Here, in chapter seven, we see Jesus himself among those characters in the Gospel of Mark not fully living into the reality of what the Kingdom of God is like. Jesus suddenly seems reticent to distribute God’s kingdom to a woman who is a gentile. He opts instead for an epithet.

While this depiction of Jesus may seem to propose certain Christological problems, I’m not sure that Mark was thinking about it this way. This is not the only part of the Gospel where Jesus and God are not in lockstep. In the Garden, for instance, Jesus asks for a different path (Mark 14:36). The remarkable thing in this text in chapter 7 is how the woman corrects Jesus. She turns Jesus’ words around and bends the dog metaphor to her advantage. Jesus recognizes this immediately and dismisses the demon from her daughter.

The challenge of Mark’s gospel, embodied so powerfully in this story, is to perceive a God who is active, breaking into the world, and in a way that does not conform to the norms of human institutions, be they religious, social, or political (to the extent that such things can even be separated from one another).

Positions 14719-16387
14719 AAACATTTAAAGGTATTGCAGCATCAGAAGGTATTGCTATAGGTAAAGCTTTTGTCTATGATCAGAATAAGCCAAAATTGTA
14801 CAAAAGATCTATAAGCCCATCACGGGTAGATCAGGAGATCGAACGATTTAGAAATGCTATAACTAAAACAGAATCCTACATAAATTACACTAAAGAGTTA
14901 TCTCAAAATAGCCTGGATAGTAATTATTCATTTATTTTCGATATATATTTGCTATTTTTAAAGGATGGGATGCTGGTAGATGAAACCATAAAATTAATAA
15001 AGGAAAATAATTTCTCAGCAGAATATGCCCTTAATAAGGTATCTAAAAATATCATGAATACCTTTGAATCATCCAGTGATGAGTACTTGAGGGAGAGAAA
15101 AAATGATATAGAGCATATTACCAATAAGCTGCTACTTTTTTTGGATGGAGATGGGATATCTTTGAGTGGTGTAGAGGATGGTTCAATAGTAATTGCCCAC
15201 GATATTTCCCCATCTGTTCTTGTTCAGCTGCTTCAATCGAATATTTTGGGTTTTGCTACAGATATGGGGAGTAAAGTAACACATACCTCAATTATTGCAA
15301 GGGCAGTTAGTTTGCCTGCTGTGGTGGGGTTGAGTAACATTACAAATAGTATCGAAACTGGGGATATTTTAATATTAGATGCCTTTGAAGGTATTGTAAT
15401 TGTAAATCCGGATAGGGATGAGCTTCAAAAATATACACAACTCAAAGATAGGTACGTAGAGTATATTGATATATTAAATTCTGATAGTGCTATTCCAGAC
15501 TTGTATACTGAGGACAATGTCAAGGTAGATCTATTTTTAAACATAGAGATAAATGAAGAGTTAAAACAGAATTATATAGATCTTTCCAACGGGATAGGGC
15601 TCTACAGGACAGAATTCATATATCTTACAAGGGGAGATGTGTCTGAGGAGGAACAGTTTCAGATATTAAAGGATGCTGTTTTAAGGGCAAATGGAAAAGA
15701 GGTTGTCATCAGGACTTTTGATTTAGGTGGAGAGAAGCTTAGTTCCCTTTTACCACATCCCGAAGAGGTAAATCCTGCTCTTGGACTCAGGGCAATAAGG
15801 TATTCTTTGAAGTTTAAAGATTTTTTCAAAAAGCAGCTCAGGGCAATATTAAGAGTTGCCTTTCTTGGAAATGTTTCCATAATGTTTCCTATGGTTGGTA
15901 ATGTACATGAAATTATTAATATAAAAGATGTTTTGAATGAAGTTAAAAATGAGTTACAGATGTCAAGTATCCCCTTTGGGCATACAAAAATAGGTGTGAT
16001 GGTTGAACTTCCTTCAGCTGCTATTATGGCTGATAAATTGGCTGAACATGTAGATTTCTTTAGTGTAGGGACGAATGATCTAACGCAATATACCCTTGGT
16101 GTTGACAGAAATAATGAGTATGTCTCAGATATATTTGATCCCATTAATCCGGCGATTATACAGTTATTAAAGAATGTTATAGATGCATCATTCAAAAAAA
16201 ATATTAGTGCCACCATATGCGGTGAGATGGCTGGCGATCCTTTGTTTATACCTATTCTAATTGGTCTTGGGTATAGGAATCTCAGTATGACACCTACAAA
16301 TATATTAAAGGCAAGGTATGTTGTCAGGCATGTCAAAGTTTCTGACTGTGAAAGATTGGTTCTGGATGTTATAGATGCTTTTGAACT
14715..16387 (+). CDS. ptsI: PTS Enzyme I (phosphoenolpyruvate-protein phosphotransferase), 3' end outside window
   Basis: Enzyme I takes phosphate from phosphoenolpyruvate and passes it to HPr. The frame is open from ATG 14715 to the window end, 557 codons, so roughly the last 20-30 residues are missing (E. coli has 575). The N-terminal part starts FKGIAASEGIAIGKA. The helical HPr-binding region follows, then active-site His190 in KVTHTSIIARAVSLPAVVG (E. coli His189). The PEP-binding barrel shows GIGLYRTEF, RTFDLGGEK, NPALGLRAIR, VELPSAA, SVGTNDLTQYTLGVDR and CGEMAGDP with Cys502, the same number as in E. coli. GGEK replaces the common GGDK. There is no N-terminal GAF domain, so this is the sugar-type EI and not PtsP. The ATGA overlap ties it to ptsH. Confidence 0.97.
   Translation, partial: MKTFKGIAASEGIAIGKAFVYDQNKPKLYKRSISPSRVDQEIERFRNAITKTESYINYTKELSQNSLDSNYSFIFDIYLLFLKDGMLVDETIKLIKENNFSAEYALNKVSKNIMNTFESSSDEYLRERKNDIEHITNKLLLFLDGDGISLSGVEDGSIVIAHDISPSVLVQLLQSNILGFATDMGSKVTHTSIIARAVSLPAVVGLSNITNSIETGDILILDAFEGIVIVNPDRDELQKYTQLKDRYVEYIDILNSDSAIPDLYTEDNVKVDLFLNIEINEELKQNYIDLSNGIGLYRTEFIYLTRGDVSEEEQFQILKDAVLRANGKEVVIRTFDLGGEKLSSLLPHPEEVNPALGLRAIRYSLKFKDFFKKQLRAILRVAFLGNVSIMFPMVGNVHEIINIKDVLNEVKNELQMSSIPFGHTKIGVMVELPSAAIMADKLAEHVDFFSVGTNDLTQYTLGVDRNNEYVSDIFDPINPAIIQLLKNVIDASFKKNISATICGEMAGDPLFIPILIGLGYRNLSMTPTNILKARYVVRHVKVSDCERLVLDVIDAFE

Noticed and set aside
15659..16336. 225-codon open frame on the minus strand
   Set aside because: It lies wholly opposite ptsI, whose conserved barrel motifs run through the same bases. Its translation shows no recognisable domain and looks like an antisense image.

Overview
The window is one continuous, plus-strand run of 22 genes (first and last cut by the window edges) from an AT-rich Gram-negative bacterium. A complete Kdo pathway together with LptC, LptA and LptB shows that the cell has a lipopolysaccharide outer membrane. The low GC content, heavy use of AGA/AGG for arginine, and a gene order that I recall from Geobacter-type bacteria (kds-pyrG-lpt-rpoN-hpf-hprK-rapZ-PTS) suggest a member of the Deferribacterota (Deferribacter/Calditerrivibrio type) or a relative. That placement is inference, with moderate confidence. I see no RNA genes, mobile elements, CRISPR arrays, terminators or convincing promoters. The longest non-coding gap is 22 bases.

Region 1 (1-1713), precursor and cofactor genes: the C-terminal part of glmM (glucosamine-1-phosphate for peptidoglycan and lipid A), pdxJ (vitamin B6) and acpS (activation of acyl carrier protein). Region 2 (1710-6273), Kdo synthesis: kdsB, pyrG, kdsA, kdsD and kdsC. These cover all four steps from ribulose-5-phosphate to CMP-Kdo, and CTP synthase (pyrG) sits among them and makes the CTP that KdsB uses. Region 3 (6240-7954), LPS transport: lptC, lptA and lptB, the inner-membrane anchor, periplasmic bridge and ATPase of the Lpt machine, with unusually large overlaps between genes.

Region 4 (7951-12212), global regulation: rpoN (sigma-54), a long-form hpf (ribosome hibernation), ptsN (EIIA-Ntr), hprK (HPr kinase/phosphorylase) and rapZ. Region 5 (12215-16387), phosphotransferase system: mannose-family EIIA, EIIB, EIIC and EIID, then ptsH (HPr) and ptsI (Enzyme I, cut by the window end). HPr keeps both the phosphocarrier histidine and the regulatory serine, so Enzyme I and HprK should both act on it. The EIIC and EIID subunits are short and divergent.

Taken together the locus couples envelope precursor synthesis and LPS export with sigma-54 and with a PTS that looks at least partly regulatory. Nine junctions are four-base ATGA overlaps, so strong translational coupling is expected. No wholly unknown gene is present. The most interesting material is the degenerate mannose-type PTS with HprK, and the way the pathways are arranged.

Everything I’ve written here so far is the easy part. We ought not be surprised at ethnic tension in a text form early Christianity. We also, although disappointed, should not be surprised to see problematic gender dynamics emerging from an ancient patriarchal culture. The question becomes: how does this text interface with our world today?

This text suggests that we ask: whose are the marginalized voices today who are speaking truth to power? Where might God be active in a way that our power structures are unable to control or domesticate? As a white male and member of the academic establishment, I am not sure I have the right to answer such questions.